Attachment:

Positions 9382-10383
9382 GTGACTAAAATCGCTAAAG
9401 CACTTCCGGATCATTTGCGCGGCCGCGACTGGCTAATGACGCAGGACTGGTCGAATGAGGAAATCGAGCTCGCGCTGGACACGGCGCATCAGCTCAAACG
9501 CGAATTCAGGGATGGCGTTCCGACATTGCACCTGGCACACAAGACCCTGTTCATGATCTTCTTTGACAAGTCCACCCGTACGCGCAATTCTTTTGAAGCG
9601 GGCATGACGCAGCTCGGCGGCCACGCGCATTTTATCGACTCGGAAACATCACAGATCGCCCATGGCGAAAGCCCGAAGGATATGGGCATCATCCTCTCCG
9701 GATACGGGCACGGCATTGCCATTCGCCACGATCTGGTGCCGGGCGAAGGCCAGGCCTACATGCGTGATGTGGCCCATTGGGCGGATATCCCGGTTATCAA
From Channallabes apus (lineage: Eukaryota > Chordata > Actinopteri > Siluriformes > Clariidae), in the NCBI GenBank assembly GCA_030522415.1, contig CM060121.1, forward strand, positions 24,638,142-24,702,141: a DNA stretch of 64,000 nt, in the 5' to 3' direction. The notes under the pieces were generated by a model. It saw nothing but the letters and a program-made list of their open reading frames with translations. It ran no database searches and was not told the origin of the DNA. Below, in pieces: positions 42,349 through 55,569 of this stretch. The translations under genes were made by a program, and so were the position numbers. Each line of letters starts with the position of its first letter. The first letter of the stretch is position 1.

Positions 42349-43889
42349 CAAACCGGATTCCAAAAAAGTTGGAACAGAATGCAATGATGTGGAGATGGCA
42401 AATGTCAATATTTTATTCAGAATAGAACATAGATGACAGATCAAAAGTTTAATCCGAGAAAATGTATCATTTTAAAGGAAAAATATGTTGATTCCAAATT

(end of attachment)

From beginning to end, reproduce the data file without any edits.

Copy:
Positions 9382-10383
9382 GTGACTAAAATCGCTAAAG
9401 CACTTCCGGATCATTTGCGCGGCCGCGACTGGCTAATGACGCAGGACTGGTCGAATGAGGAAATCGAGCTCGCGCTGGACACGGCGCATCAGCTCAAACG
9501 CGAATTCAGGGATGGCGTTCCGACATTGCACCTGGCACACAAGACCCTGTTCATGATCTTCTTTGACAAGTCCACCCGTACGCGCAATTCTTTTGAAGCG
9601 GGCATGACGCAGCTCGGCGGCCACGCGCATTTTATCGACTCGGAAACATCACAGATCGCCCATGGCGAAAGCCCGAAGGATATGGGCATCATCCTCTCCG
9701 GATACGGGCACGGCATTGCCATTCGCCACGATCTGGTGCCGGGCGAAGGCCAGGCCTACATGCGTGATGTGGCCCATTGGGCGGATATCCCGGTTATCAA
From Channallabes apus (lineage: Eukaryota > Chordata > Actinopteri > Siluriformes > Clariidae), in the NCBI GenBank assembly GCA_030522415.1, contig CM060121.1, forward strand, positions 24,638,142-24,702,141: a DNA stretch of 64,000 nt, in the 5' to 3' direction. The notes under the pieces were generated by a model. It saw nothing but the letters and a program-made list of their open reading frames with translations. It ran no database searches and was not told the origin of the DNA. Below, in pieces: positions 42,349 through 55,569 of this stretch. The translations under genes were made by a program, and so were the position numbers. Each line of letters starts with the position of its first letter. The first letter of the stretch is position 1.

Positions 42349-43889
42349 CAAACCGGATTCCAAAAAAGTTGGAACAGAATGCAATGATGTGGAGATGGCA
42401 AATGTCAATATTTTATTCAGAATAGAACATAGATGACAGATCAAAAGTTTAATCCGAGAAAATGTATCATTTTAAAGGAAAAATATGTTGATTCCAAATT